Nothing this week.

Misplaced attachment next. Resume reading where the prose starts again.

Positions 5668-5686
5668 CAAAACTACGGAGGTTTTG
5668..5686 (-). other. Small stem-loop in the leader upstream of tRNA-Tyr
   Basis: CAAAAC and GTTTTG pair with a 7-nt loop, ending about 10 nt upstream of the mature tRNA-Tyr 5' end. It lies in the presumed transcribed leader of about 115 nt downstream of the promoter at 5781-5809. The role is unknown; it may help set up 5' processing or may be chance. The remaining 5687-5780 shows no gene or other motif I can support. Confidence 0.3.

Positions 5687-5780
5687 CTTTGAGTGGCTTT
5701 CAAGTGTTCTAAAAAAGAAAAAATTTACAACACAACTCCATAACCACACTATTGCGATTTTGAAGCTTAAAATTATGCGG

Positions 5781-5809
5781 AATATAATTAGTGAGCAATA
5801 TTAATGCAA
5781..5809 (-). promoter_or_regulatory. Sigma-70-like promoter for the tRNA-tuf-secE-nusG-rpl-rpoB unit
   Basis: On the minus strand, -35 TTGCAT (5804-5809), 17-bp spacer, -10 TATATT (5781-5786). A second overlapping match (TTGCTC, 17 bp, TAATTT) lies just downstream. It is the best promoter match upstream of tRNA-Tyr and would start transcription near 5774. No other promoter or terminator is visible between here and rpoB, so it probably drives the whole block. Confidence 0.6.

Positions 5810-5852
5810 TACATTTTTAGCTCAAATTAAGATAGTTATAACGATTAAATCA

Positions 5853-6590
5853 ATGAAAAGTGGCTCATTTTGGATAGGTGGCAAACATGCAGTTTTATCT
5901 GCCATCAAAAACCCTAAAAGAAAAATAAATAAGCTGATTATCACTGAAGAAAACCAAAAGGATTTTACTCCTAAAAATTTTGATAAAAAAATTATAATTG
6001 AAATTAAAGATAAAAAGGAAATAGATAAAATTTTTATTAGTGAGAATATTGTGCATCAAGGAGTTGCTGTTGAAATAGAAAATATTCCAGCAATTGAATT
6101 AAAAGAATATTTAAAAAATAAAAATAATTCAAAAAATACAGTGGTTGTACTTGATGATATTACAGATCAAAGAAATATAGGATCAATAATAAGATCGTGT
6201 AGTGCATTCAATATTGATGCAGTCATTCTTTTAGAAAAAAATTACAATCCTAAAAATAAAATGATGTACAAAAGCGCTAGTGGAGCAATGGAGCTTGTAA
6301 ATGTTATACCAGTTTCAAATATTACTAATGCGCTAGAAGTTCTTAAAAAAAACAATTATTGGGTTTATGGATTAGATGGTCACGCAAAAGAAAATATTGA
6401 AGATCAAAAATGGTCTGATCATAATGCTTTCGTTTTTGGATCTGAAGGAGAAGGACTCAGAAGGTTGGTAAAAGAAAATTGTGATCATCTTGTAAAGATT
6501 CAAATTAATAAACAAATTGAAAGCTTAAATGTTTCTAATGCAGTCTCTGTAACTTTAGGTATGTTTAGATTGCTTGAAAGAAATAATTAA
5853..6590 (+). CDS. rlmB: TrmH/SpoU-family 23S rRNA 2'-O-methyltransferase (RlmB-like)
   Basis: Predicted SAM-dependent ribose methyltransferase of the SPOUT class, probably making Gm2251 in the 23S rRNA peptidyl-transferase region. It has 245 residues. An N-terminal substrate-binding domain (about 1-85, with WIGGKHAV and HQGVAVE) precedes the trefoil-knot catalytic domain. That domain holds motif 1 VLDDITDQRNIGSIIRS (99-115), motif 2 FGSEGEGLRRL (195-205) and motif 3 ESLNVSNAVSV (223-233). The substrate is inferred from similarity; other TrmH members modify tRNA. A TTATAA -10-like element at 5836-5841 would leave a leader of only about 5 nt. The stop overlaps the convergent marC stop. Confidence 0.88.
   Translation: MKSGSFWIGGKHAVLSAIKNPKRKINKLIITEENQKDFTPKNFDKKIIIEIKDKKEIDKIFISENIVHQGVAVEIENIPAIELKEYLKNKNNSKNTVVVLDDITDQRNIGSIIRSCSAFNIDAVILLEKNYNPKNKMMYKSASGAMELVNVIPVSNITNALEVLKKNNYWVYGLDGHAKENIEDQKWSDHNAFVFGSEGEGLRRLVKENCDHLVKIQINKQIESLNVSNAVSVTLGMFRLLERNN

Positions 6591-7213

In order to best encapsulate my response to this week’s readings, I’d like to revisit the important milestones of Japanese modernization, but from my own perspective. The stage is set with an evanescent Japan and a choir warmly chanting “you suck, I suck, we all suck.” Comm. Perry walks on stage and tilts his head to listen. A look of bewilderment crosses his face as he addresses the chorus. “Haha what? No. No that’s crazy. Have you seen my magic iron boat? Or the sections of the world I’ve conquered with it?” And suddenly, a look of hunger enters into his eyes. (Inouye, 106) Stage right, a worried Aizawa walks forward and addresses the chorus. “No, hey, guys. We don’t suck. THEY do. They’re a bunch of asses. We’re perfect.” (Inouye, 108) And then more men (Robun, Okakura, Kuki) walk on stage and drown each other out, some addressing the chorus, and some the Comm. (Inouye, 104, 118, 122) Until Notibe’s voice breaks the din*. He speaks to Perry, but does so loud enough that the chorus can hear. “My dear sir, I do believe frank that our exchange of vocabulary gestated in an entirely unsatisfactory manner. We don’t suck, nor have we EVER sucked. We’re just like you. We use symbols and valued chivalry. And hey- remember Feudalism?” And while he berates Perry with poems from every Western poet, a small group of exquisitely dressed men listen in, wringing their fingers. They break out a pack of pastels and begin furiously drawing a portrait on a half-blank canvas. FADE OUT. *(The copy of Bushido I used doesn’t have page numbers. I was referencing when Notibe expresses the entirety of Shinto as a symbolic religion of “loyalty” and “piety,” his comparison to the honor of “knighthood,” and his implication that Bushido is dying out in the same way Chivalry did.)